Post-World Cup Victory, U.S. Women’s National Soccer Team Continues to Drive Toward the Goal in Its Campaign for Equal Pay

August 15, 2019

“U.S.A.! Equal Pay! Equal Pay!” These chants from the crowd after the U.S. Women’s National Soccer Team (USWNT) won the World Cup became the rallying cry behind its ongoing efforts to obtain pay equity for female athletes. Following the team’s second straight international championship, and fourth overall, the players returned home to increased national recognition of both their sport and their struggle. Now that the women’s team and the U.S. Soccer Federation (USSF) failed to resolve their pay dispute in mediation, they are now preparing their cases for the courtroom while making their respective cases in the court of public opinion.

History-Making Wins and History-Making Litigation

Before its Cup-clinching victory over Holland, the USWNT stepped into a different arena when the 28 active USWNT players filed a federal lawsuit against the USSF, which oversees both the men’s and women’s national soccer teams and employs the athletes.

The class action complaint alleges USSF violated the Equal Pay Act and Title VII of the Civil Rights Act. The plaintiffs charge that USSF engaged in gender discrimination by paying its female soccer player employees less than the male players, despite both groups performing the same job responsibilities for their single common employer. This disparity persists “even though [the USWNT’s] performance has been superior to that of the male players – with the female players, in contrast to male players, becoming world champions.” The complaint outlines numerous examples of how USSF compensates female players at a lower scale than their male counterparts.

The successes of the women’s team translate to revenue production. Viewership of the final match of the Women’s World Cup on television totaled roughly 20 million. By contrast, only 11.4 million U.S. viewers tuned in to the most recent Men’s World Cup final in 2018, a tournament for which the U.S. men’s team failed to qualify.

And with ever-increasing revenue from ticket sales, the USWNT athletes are demonstrating that they have hugely marketable commercial appeal. Nike’s CEO revealed that the USWNT’s home jersey sold more units than any other soccer jersey in a single season on – before they even appeared in the World Cup final. Budweiser is expanding its longstanding sponsorship of the USWNT to become a year-round sponsor of the National Women’s Soccer League and announcing its partnership with U.S. Soccer and Soccer United Marketing, promised “to advance women’s soccer in the United States… as we look to bring the passion for World Cup play back home to league games.”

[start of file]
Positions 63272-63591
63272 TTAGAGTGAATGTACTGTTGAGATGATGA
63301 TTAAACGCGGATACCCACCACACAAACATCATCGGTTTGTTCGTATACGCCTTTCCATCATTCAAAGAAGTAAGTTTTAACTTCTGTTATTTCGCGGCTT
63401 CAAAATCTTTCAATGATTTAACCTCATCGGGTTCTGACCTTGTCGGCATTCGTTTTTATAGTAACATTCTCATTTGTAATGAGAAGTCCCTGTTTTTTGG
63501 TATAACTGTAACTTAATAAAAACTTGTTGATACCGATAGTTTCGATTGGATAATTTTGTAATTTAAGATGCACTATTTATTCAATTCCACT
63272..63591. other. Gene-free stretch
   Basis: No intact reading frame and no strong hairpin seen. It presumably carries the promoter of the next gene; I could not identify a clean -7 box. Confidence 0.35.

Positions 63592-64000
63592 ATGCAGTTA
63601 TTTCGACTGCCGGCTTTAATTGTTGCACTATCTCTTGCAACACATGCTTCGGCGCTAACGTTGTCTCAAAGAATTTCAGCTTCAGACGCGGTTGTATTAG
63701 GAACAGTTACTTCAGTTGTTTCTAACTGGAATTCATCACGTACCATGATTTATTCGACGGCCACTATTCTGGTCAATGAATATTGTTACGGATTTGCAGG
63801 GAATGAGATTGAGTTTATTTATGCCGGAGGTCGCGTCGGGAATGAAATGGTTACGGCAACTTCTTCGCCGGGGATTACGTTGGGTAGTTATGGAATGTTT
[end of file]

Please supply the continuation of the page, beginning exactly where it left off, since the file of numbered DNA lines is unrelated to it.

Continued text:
From the Podium to Mediation to Trial

While in France pursuing the World Cup title, the USWNT tentatively agreed to mediate their dispute with USSF. Both parties appeared interested in finding an out-of-court solution, and the team’s highly-visible success on the world stage seemed to cause the USSF to move more quickly.

According to a Washington Post report, USSF officials wanted to “defer public discussion of potential mediation talks until after the World Cup” in a veiled suggestion that such discussions would become a “possible distraction from the team’s focus on the tournament and success on the field.”

But on July 29, 2019, USSF President Carlos Cordeiro issued a statement claiming that the USWNT had actually been paid more than the men’s team over the last decade. As CNBC reported, the women’s team responded that the numbers in Cordeiro’s statement were “utterly false,” which the U.S. men’s team backed up while also accusing the USSF of refusing to pay national team players a fair share of the organization’s revenue.

It was announced on August 14, 2019, that the USWNT and the USSF hit an impasse in their efforts to mediate the team’s equal pay claims, and according to a post on ESPN, the players say they “eagerly look forward to a jury trial.”

If the parties reach an out-of-court agreement, any settlement of this high profile dispute should be made public, as the outcome will significantly impact the efforts of women athletes to be fairly compensated for their work.

(*Prior results do not guarantee a similar outcome.)